Do not mistake Jenkins for a soft filmmaker, however. His adaptation contains as much terror as Baldwin’s novel, but he filters this terror in different ways. While Baldwin sinks the reader into the nastiness of the world his characters inhabit, Jenkins juggles different cinematic modes to zoom in and out as he pleases. There is the expressionistic romance, yes, but there’s also documentary moments, where Tish narrates over still photographs stories of racial injustice. There are moments where Jenkins engages in horror tropes, as when a friend (Daniel) visits Fonny, fresh from jail; he begins the hang-out jubilant but descends into dread as he hints at his time locked away.
“But you don’t know—,” Daniel says, “the worst thing, man, the worst thing—is that they can make you so fucking scared. Scared, man. Scared.” (This dialogue I have lifted from the book, but Jenkins uses it too.) Baldwin becomes far more explicit about what Daniel endured in prison, but Jenkins merely leans into this moment, presenting Daniel in extreme close-up, ambient noise buzzing on the soundtrack. In a sense, it’s more frightening this way—an ambiguous horror, left to the viewer’s imagination. It reverberates throughout the film, underscoring Fonny’s own terrors without subtracting from them.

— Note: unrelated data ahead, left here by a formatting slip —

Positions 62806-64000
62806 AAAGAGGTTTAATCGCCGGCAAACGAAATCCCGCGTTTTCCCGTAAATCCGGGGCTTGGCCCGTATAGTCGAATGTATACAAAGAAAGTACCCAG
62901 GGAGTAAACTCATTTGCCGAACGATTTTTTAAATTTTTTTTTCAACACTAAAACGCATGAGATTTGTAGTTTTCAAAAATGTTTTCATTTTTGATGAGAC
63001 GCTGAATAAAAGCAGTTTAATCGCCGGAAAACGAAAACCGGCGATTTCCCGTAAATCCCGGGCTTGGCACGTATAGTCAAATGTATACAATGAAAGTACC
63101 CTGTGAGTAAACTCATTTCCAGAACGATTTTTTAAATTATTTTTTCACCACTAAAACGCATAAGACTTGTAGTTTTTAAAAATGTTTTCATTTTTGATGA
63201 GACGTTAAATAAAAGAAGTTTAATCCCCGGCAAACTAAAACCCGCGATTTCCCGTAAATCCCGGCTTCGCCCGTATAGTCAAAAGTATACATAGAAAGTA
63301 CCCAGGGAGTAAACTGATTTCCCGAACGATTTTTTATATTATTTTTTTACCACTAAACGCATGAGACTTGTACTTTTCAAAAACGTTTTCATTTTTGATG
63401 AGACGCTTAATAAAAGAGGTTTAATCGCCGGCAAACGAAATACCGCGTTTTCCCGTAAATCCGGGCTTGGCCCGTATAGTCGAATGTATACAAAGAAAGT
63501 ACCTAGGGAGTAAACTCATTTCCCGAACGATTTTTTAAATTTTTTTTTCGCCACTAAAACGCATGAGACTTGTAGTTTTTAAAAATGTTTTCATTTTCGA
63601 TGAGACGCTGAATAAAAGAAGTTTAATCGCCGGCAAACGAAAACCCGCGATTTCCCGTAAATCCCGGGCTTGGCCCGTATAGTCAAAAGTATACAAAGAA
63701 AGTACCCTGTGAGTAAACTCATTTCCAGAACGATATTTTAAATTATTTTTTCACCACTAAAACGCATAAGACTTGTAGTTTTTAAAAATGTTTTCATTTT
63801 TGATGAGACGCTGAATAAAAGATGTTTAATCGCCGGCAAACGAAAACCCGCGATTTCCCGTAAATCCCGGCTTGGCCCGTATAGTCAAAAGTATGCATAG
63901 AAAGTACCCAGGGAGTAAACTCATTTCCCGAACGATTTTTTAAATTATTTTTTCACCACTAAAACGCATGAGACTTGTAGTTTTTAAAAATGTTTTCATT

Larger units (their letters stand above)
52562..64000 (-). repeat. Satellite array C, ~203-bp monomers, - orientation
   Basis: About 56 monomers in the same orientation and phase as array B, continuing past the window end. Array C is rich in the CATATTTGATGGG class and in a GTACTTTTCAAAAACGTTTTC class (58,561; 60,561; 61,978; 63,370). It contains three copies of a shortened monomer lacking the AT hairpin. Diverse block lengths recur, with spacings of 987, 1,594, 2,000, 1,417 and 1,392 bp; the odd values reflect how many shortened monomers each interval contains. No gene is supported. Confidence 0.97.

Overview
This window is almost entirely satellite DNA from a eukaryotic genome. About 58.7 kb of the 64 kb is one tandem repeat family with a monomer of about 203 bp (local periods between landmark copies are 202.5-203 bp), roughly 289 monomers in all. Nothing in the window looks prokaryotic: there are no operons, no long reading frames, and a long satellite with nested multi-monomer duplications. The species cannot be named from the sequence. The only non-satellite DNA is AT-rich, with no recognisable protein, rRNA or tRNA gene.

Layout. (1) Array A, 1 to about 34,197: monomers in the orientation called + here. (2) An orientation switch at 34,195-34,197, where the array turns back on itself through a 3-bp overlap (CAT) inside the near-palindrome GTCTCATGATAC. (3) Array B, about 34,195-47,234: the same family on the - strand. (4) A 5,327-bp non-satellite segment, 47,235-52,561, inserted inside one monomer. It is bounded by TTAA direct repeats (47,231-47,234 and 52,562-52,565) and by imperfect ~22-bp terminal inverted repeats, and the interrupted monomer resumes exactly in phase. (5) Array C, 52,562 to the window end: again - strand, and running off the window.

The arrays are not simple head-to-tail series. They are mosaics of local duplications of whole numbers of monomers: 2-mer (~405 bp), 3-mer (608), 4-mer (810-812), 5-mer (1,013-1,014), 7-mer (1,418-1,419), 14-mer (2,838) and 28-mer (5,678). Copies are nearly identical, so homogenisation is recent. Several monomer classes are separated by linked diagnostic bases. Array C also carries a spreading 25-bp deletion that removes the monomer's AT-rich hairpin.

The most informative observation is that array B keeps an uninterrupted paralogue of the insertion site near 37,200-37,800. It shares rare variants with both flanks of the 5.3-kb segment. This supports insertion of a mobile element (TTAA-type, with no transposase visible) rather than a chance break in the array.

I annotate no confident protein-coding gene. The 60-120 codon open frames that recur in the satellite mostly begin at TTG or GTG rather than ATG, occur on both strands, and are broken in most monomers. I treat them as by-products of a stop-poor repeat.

Jenkins does the right thing as a filmmaker: he approaches the material with reverence (save the end, the plot is largely the same), but also understands that not all of Baldwin’s moments are inherently cinematic. Or maybe it’s just that film has a way of needing less than novels do: prose requires explanation, cinema requires gestures. Even in moments where Jenkins seems most reverent, he’s doing careful edits. Baldwin populates his book with long scenes that develop almost like plays—tons of dialogue, swift character detail. In one such scene, Tish’s family invites over Fonny’s, the Hunts, who have their problems, to put it mildly. The men slap each other’s backs (oh, men!), but the women tear each other to shreds. There’s so much contempt here that it almost hurts to read. When Mr. Hunt strikes Mrs. Hunt (she’s a terror, but did she deserve to be slapped? Neither Baldwin nor Jenkins examine this too closely), the two families become vicious, calling each other names with brutal intent.